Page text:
Posted too soon - meant to say it would make it a little more difficult for her to buy unhealthy snacks.

LoveSewingBee Sun 23-Jun-13 15:07:14

I agree with others, your dd seems to have two problems:
1. Unhealthy, high fat, high carb food & drinks
2. Too little exercise

She is old enough to understand this and to understand the consequences.

You could help by only serving healthy food at home, including lots of fresh veg and fruit and put a strict limit on processed food.

I would sitdown with her and have an open and honest discussion about her concerns and your concerns.

I would be quite annoyed if dd was to ask for a gym membership and then only use it sporadically. Maybe she needs a bit of tough love ...

Lots of people rather sit in front of the TV rather than exercise. That is why there are so many fat people. Ultimately it is a matter of priorities and self-discipline.

MarshaBrady Sun 23-Jun-13 15:14:35

Talk about what a better diet would look like, your dd's is too carb /sugar and processed food heavy.

You don't have to shield children from the idea of healthy eating.

Or from promoting a healthier view of exercise. What about something like tennis? More fun than the gym as a teen.

Megsdaughter Sun 23-Jun-13 15:38:59

Would she use one of the phone app calories counters ? (more inline with a teenage thing, being on a phone?)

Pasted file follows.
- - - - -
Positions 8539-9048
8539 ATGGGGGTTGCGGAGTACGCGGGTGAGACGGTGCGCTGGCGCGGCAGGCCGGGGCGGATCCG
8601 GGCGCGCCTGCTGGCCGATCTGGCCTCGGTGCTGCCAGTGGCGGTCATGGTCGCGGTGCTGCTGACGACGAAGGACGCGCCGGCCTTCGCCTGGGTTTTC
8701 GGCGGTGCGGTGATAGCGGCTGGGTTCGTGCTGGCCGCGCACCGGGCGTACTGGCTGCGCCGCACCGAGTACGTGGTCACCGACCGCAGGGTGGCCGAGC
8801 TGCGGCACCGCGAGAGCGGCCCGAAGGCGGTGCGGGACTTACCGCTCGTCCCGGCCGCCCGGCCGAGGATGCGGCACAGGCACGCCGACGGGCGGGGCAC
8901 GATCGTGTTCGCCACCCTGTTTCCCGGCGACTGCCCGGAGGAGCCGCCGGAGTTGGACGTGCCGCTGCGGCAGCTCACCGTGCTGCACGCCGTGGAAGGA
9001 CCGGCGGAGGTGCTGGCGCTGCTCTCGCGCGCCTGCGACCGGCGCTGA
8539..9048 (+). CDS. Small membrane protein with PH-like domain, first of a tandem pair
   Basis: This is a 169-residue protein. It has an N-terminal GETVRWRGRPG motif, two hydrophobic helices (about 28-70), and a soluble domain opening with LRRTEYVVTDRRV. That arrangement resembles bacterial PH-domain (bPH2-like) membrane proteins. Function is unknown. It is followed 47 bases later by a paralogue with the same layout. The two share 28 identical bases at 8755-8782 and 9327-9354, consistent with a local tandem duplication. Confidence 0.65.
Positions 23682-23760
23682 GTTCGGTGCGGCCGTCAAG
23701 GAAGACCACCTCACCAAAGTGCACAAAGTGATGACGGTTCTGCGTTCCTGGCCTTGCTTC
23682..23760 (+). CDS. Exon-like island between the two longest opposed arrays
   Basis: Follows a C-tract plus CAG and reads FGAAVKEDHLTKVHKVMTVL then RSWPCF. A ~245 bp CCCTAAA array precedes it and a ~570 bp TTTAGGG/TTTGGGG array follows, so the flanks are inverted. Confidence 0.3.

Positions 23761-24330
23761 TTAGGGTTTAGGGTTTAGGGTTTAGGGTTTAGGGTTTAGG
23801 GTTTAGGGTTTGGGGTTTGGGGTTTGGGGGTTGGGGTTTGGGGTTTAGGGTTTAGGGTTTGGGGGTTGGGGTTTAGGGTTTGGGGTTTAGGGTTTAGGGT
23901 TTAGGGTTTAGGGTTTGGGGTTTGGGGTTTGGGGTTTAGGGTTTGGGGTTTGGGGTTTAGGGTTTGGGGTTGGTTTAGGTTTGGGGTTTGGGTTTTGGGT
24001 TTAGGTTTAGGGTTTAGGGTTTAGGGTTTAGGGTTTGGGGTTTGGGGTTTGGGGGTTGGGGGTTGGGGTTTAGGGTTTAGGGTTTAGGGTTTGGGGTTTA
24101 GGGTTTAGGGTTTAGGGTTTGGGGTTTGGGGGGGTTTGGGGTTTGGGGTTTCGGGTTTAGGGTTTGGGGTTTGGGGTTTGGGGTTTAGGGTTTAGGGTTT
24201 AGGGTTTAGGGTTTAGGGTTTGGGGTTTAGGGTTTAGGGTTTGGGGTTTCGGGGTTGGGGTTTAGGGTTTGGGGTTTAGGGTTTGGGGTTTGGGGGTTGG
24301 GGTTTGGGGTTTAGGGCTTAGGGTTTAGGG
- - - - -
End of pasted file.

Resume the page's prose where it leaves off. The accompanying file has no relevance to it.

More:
I use my fitness pal and find it easy to follow ad keep to.

tumbletumble Sun 23-Jun-13 16:55:20

Zora, your post assumes that the reason the OP's DD is overweight is a matter of ignorance - she hasn't realised that she is overweight, and/or she doesn't know what to do to solve the problem - so it is a simple matter of educating her.

Unfortunately the psychology of weight loss is a lot more complicated than that. I'm sure you know lots of people who know they are fat and try really hard to lose weight but struggle to succeed.

I'm not saying the OP should do nothing - not at all. A sensitive discussion acknowledging the issue and trying to come up with a plan of action together is one thing. Your suggestion of 'being blunt' is the bit I have a problem with.

OP, your DD sounds like a sensible girl and is old enough to decide for herself. Why not discuss the different suggestions with her and see what she thinks?

ClockWatchingLady Sun 23-Jun-13 20:10:00

OP, I just wanted to echo what others have said about this being a really tricky issue, and about it sounding like you're doing a great, thoughtful, caring job in trying to deal with it. Your DD sounds fab.

Zora - I just can't let this pass without comment: "it's those who are too ignorant to know how to be healthily slender that get eating disorders"

It just doesn't fit with scientific understanding or clinical experience. Eating disorders are, as a rule, very much not about ignorance and frequently occur in very knowledgeable and intelligent people with very knowledgeable, intelligent parents.

Best of luck, OP plus DD. I think others have said some wise things about carbs, etc.

Above all, for what it's worth, I'd say try not to let this worry you for too much time each day. Your DD sounds great, with so much going for her, and it sounds like she has a great mum, too.